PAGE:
[whatwg] focus change inside keypress event handler
Michael A. Puls II
shadow2531 at gmail.com
Tue Nov 3 01:23:28 PST 2009
On Tue, 03 Nov 2009 03:26:05 -0500, Michael A. Puls II
<shadow2531 at gmail.com> wrote:
> On Thu, 29 Oct 2009 21:58:29 -0400, Michael A. Puls II
> <shadow2531 at gmail.com> wrote:
>> I'll put together a new description with the changes to see if sounds
> O.K., this description might be better and sounds more like what Firefox
> does for compat with the net:
> Fire 'keydown' first.
> The default action for 'keydown' is to set the acceptKeypress flag to
> true. Using preventDefault() (either explicitly or implicitly through
> return false) prevents the default action and results in the
> acceptKeypress flag remaining false.
> Changing the focus from one object to another inside the 'keydown'
> handler changes the current Context Object (what the action will be
> performed on) for the following 'keypress' handler.
> After the 'keydown' handler runs, fire 'keypress'.
> The default action for 'keypress' is to allow the keypress if the
> acceptKeypress flag is true.
> If acceptKeypress is not true or if preventDefault() is called in the
> 'keypress' handler (either explicitly or implicitly through return
> false), then the keypress is not allowed.
> If the keypress is allowed then perform the action on the current
> Context Object. The action could be text insertion, text deletion,
> scrolling etc.
> If the keypress is not allowed, then do not perform the action unless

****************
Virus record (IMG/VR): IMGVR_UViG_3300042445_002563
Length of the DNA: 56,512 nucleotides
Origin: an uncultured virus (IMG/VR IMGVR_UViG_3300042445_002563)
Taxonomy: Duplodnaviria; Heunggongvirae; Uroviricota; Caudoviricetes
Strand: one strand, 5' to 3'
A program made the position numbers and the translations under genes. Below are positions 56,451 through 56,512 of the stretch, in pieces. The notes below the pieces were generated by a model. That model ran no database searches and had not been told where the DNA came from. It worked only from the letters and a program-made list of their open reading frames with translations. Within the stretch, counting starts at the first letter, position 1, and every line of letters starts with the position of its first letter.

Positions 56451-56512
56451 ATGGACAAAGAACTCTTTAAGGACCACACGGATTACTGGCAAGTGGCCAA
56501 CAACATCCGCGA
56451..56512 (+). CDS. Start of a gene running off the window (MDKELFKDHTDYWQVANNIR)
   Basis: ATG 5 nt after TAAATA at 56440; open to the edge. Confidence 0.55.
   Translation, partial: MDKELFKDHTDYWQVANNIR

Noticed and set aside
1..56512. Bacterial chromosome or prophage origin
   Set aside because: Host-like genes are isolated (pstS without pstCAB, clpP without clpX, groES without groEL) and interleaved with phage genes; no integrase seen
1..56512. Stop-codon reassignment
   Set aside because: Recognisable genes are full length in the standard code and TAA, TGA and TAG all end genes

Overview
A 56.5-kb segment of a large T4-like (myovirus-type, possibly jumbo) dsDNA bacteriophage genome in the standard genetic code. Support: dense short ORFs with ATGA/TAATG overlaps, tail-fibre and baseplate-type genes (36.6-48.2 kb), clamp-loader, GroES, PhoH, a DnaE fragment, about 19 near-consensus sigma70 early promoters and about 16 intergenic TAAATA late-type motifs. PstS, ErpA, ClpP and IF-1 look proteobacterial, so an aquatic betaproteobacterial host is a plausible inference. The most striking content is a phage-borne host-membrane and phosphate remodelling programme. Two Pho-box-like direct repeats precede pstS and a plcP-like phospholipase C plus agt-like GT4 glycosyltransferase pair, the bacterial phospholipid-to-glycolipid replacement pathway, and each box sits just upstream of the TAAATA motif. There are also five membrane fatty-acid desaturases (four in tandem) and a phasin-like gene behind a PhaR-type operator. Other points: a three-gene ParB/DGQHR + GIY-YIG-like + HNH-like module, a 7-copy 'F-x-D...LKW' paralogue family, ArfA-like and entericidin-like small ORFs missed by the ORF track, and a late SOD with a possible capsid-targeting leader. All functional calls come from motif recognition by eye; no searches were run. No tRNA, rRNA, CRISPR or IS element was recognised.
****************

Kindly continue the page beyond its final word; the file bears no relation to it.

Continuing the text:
> the UA does not allow preventing the action, which in that case, perform
> the action.
> Note that a focus change inside a 'keypress' handler does not change the
> current Context Object for the keypress.
> If the a key is being held down and Repeat Processing is supported,
> process the above over and over. (e.g. keydown -> keyup -> keydown ->
> When the key is finally released, fire 'keyup'.
> However, note that if alert(), confirm() or prompt() is used inside a
> 'keydown' handler and or inside a 'keypress' handler, whether 'keyup'
> fires varies between implementations.
> Also note that alert(), confirm(), prompt(), setTimeout and
> setInterval() inside the 'keydown' , 'keypress' and 'keyup' handlers
> may result in some code inside the handlers running in a different order
> than 'keydown' -> 'keypress' -> 'keyup'.
> That's how Firefox appears to work, in my words, from the outside
> looking in.
I should also note that in the 'keydown' handler, if a focus change
happens *after* an alert(), the focus change will not change the context
for 'keypress' as 'keypress' will have already fired before the focus
change happens, which probably makes my "After the 'keydown' handler runs,
fire 'keypress'" part not entire accurate as far as "After" goes.
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